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Civic heraldry of the United Kingdom
Incorporated into : 1974 Harrogate
Gules, a gold bugle horn with the letters R I P P O N disposed about the bow in which the strings are tied.
The arms were never officially granted, the image above is the design generally used, however the colours have changed during the years. Often the arms are also shown with a spur as a crest, see images below.
The horn appears to have been used from centuries as the symbol of Ripon, but the spur was introduced at the early 20th century, probably to signify the trade of spur-making for which the city was famous in the Middle Ages. The horn refers to the Charter horn (when rights were conferred upon the City as a community in a.d. 886) and this Charter horn is carried attached to the baldrick which is worn by the Sergeant-at-Mace, who precedes the Mayor with the Mace on all ceremonial occasions. The Charter horn was never a blowing horn, but the custom of blowing a horn at the four corners of the Market Cross and in front of the Wakeman's (Mayor's) house at 9 p.m. each evening has been carried out for hundreds of years.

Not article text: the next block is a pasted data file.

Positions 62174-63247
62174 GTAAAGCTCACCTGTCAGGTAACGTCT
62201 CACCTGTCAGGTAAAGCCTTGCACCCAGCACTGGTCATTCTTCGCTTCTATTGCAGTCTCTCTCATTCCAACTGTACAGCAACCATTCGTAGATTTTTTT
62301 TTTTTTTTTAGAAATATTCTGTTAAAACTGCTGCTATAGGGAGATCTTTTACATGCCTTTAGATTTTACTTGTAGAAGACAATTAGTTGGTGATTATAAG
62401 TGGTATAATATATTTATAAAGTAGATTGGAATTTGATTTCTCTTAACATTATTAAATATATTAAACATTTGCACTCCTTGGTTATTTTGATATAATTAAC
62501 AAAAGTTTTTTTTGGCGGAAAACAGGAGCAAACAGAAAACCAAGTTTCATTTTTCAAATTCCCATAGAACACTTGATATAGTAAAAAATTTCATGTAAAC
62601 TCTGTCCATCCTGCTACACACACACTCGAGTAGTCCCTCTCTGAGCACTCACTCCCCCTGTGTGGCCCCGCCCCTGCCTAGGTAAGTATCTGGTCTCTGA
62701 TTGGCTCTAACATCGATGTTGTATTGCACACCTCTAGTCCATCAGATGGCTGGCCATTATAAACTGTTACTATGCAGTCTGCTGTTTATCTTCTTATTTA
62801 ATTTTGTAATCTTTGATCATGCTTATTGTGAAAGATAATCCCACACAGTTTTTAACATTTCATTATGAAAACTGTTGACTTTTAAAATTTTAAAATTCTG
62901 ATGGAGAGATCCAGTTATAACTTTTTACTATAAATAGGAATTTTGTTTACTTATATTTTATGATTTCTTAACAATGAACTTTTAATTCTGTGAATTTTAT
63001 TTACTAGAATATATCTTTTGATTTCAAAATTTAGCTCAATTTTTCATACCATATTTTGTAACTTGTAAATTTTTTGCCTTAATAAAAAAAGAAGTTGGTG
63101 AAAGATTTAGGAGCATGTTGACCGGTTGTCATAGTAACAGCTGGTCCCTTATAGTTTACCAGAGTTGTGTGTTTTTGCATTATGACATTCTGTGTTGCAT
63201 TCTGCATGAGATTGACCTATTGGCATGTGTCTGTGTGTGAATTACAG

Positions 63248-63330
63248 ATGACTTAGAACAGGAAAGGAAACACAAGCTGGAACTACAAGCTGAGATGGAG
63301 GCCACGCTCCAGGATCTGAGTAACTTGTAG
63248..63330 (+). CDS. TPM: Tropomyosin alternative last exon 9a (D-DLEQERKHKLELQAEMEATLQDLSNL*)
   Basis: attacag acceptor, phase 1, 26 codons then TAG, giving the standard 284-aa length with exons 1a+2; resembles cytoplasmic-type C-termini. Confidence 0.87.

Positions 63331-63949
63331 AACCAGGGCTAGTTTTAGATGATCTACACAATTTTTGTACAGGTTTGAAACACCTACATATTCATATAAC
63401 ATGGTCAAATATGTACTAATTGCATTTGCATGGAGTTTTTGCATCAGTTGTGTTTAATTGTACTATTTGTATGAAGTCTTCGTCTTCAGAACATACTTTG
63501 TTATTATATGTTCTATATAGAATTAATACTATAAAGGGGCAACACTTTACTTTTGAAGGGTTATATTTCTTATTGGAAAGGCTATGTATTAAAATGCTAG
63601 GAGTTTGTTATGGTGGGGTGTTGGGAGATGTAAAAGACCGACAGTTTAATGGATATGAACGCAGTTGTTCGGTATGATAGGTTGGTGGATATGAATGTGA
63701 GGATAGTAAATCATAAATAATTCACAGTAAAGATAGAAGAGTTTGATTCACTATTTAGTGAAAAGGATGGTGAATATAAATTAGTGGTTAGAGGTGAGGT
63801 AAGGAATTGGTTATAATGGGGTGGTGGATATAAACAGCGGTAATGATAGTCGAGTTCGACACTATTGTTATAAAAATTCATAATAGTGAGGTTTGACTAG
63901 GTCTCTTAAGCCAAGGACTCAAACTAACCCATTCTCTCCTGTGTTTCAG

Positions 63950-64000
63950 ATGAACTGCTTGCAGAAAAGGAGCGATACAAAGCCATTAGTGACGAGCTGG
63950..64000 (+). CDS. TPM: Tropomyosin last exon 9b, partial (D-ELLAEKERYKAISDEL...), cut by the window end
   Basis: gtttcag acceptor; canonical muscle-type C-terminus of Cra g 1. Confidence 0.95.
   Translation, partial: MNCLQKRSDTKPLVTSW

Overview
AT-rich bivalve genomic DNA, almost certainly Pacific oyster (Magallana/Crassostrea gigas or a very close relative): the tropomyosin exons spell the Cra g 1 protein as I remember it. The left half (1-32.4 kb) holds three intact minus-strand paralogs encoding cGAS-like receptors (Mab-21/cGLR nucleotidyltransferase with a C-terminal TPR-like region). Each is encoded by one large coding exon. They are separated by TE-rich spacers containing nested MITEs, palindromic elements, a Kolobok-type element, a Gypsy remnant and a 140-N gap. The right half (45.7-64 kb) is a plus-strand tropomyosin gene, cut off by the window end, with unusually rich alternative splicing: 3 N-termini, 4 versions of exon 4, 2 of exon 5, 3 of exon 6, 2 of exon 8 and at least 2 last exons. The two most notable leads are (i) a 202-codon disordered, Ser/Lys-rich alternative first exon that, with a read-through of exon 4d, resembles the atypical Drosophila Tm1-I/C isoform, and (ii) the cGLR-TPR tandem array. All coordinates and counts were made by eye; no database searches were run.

The horn and spur are still used by the city council as a logo, but not placed in a shield.
The arms on a JaJa card +/- 1905
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Literature : Scott-Giles, 1953